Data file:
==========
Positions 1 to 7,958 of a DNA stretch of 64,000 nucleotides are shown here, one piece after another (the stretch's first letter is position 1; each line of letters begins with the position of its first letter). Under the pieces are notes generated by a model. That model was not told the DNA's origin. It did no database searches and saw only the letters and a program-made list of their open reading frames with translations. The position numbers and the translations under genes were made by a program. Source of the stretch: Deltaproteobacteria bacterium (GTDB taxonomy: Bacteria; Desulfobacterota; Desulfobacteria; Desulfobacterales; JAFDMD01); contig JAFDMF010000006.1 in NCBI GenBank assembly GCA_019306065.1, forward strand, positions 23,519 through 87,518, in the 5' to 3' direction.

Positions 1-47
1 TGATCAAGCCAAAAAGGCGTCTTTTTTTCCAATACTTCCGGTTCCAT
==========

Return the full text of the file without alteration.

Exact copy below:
Positions 1 to 7,958 of a DNA stretch of 64,000 nucleotides are shown here, one piece after another (the stretch's first letter is position 1; each line of letters begins with the position of its first letter). Under the pieces are notes generated by a model. That model was not told the DNA's origin. It did no database searches and saw only the letters and a program-made list of their open reading frames with translations. The position numbers and the translations under genes were made by a program. Source of the stretch: Deltaproteobacteria bacterium (GTDB taxonomy: Bacteria; Desulfobacterota; Desulfobacteria; Desulfobacterales; JAFDMD01); contig JAFDMF010000006.1 in NCBI GenBank assembly GCA_019306065.1, forward strand, positions 23,519 through 87,518, in the 5' to 3' direction.

Positions 1-47
1 TGATCAAGCCAAAAAGGCGTCTTTTTTTCCAATACTTCCGGTTCCAT